I’m really proud of this. It’s the longest piece I’ve ever written and the first that combines some cool hardcore science with a profile of a scientist. I think it flows quite well, and it was given the lightest of edits; the words in the magazine are essentially mine. Thanks to Greg Williams at Wired for commissioning it, David Dobbs for giving some feedback on my draft, and Cheryl Nickerson, Duane Pierson, Mark Ott and Neal Pellis for their support.

That well-intentioned parents may be wasting money on a lot of shiny toys doesn’t exactly keep me awake at night. What’s disappointing is that the enrichment meme seems to have overshadowed the real lesson of the research on critical periods: that poverty and child neglect often have devastating and long-lasting effects on the brain.

Two studies published in the past week, for example, have shown that children who experience to severe neglect, abuse, or injury in childhood (even after age 3, by the way) have abnormal brain wiring when they hit adolescence.

The first report, published by Nelson and his colleagues in the Proceedings of the National Academy of Sciences, was part of a 12-year study tracking the fates of 136 Romanian orphans, some of whom were raised in state-run institutions and others in foster care families. Around age 8, children who grew up in institutions have less white matter, the tissue that links up different brain regions, compared with those raised in families, the study found.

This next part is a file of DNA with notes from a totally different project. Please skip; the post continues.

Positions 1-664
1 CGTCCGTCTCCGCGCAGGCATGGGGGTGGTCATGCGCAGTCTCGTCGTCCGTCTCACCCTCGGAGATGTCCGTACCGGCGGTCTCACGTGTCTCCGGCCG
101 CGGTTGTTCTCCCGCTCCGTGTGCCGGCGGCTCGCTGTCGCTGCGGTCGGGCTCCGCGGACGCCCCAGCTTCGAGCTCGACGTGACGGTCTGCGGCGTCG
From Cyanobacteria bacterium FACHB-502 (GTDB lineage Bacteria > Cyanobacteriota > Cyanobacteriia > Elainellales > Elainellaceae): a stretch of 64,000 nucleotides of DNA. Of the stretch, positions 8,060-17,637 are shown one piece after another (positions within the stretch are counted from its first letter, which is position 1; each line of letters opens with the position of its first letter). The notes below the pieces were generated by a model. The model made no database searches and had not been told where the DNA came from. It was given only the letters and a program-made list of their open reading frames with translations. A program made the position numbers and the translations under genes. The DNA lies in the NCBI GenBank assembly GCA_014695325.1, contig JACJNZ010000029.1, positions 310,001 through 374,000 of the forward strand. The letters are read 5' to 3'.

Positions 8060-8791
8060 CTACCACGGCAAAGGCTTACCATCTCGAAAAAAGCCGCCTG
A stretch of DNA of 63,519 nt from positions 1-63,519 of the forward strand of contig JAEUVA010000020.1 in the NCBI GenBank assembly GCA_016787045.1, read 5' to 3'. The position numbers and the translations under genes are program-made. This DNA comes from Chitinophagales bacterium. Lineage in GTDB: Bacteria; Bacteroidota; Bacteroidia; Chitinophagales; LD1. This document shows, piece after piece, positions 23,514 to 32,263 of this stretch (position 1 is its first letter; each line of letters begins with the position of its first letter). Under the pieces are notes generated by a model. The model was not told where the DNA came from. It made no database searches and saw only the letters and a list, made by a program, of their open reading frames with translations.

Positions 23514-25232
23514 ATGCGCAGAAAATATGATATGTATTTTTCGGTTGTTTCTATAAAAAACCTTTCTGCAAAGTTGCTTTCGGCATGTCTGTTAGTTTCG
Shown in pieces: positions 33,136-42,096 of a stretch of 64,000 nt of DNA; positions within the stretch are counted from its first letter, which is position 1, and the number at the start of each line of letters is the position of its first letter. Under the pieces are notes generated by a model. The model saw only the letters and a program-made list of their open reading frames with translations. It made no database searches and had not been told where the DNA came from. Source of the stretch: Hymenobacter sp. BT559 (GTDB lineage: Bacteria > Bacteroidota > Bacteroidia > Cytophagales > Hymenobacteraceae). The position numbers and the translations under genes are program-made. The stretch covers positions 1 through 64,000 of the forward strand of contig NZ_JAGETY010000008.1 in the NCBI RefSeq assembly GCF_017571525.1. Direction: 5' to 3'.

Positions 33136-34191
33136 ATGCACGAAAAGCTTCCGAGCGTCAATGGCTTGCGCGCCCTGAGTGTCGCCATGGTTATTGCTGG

Some may think of this as an unfortunate, though unsurprising reality of life in a post-Communist country — a tragic story for Romania, but not particularly relevant to us here in the U.S. Not true. Nelson points out that the defining element of institutional living, the absence of invested caregivers, is also what happens to many children in poverty. The work in Romania, he says, “is a wake-up call to the millions of children in the U.S. who are living in circumstances that are only marginally better than kids living in institutions.”

This idea is bolstered by the second new study, published yesterday in Neuropsychopharmacology. Researchers in Texas scanned the brains of adolescents who had experienced neglect or abuse before age 10. These kids had weaker white matter tracts in adolescence compared with peers who didn’t experience early adversity. What’s more, the adolescents with deficits in brain connectivity were more likely to be dealing with depression or substance abuse five years later.

When it comes to the reception of this research in yuppie circles, how much responsibility falls on science journalists? Whenever I pitch a story, an editor is bound to ask me about its relevance, or “take-home message,” for the publication’s readers. This is legitimate; of course I want my readers to be interested. But I suspect that sometimes, in framing a story for a targeted demographic, its message for those outside the bubble is lost. I can’t help but use the obvious metaphor. There seems to have been a critical period for reporting on critical period research, and the misinterpretations sculpted during that window are difficult to un-sculpt.

*Baby Einstein contests the claims of this study.

Photos courtesy of Charles Nelson

This post was originally published on The Last Word on Nothing